1969- The Beatles At Apple Corp Rooftop
Though it didn’t get much attention at the time, The Beatles’ performance on the rooftop at Apple Corp in 1969 was an incredibly iconic and historic moment. This rooftop concert was completely impromptu and marked the first time in over two years that the band had played together live. It was also one of the last public performances the band would ever give.
The setup of the concert was meant to create the feel of a live performance but the sound quality of a studio recording. They had cables running from the roof to the basement studio to record the music, and speakers facing downwards to passersby on the street. During the performance, The Beatles played “Get Back,” “Don’t Let Me Down,” “I’ve Got A Feeling,” “The One After 909” and “Dig A Pony.” Because they hadn’t performed together in over two years, this concert was a surprise to both Londoners below and to fans worldwide.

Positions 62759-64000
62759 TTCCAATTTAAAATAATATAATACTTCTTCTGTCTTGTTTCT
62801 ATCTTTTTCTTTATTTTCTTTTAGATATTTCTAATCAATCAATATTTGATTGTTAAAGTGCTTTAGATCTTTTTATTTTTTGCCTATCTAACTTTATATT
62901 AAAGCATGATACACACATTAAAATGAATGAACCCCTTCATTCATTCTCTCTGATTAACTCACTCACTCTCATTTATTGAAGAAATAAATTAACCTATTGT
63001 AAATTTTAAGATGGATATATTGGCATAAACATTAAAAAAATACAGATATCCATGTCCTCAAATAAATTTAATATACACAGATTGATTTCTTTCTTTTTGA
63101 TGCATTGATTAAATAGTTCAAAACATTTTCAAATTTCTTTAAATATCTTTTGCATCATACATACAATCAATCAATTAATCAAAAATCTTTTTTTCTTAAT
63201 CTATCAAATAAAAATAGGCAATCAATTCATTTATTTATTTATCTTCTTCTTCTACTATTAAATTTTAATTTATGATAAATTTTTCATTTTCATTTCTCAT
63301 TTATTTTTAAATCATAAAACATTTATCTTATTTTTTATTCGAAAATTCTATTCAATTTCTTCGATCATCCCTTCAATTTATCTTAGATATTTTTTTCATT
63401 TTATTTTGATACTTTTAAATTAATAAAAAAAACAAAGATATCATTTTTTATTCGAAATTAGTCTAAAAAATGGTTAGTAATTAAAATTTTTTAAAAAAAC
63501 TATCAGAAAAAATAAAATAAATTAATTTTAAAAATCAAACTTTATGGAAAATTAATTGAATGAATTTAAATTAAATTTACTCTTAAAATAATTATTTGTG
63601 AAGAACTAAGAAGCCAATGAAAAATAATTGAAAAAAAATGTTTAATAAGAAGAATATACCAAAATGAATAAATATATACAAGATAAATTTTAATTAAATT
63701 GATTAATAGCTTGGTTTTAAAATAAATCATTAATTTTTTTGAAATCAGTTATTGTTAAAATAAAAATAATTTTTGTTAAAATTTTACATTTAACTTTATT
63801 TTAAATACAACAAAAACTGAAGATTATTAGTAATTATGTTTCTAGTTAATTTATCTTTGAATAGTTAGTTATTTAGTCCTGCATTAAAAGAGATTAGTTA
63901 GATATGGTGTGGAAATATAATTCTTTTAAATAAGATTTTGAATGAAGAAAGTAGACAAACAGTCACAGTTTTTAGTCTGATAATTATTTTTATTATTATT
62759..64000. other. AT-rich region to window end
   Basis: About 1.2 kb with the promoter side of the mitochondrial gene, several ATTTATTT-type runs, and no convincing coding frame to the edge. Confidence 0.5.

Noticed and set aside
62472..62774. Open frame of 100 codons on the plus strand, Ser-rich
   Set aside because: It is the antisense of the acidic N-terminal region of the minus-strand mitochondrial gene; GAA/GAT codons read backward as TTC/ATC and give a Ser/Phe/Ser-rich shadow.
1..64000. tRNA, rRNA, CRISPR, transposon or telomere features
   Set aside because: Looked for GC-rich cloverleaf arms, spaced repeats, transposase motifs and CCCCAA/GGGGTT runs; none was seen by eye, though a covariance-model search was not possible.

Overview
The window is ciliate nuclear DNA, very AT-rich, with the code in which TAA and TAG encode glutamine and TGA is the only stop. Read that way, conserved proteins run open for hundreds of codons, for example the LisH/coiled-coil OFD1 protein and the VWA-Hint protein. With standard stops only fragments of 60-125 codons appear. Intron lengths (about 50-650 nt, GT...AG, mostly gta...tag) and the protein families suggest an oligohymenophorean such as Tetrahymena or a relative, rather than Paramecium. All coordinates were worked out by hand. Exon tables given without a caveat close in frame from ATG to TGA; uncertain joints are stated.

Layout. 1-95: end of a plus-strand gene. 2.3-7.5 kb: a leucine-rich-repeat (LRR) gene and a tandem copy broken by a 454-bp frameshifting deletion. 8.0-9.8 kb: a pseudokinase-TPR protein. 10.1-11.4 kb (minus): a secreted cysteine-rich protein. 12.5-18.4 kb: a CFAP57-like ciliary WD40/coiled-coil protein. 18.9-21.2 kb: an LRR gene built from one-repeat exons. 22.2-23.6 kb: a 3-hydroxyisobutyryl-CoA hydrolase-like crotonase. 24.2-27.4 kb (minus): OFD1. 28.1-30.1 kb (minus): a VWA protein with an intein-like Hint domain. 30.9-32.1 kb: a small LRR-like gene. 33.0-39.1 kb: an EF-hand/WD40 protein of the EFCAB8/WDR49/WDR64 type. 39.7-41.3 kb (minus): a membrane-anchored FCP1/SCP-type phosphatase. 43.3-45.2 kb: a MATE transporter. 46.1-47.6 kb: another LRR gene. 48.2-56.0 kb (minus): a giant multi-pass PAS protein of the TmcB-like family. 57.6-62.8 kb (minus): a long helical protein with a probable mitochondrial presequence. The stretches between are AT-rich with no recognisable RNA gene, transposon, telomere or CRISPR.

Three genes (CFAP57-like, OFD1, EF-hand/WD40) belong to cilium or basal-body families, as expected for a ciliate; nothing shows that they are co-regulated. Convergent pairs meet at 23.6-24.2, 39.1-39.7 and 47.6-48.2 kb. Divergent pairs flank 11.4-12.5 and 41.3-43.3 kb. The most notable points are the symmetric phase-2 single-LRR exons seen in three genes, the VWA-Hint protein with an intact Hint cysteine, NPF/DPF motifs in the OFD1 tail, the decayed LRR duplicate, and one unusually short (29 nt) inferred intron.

The rooftop concert was more than just a reunion, it emphasized their strong and enduring musical chemistry. Though the band’s unity was being held together by a thread, with disagreements about their management and frequent discussions about breaking up, they came together at this moment to return to their roots and perform. This rooftop performance is fondly remembered as a legendary moment in the Beatles’ career and is a document of their devotion to their craft and talent as a group.
1985 – Queen At Live Aid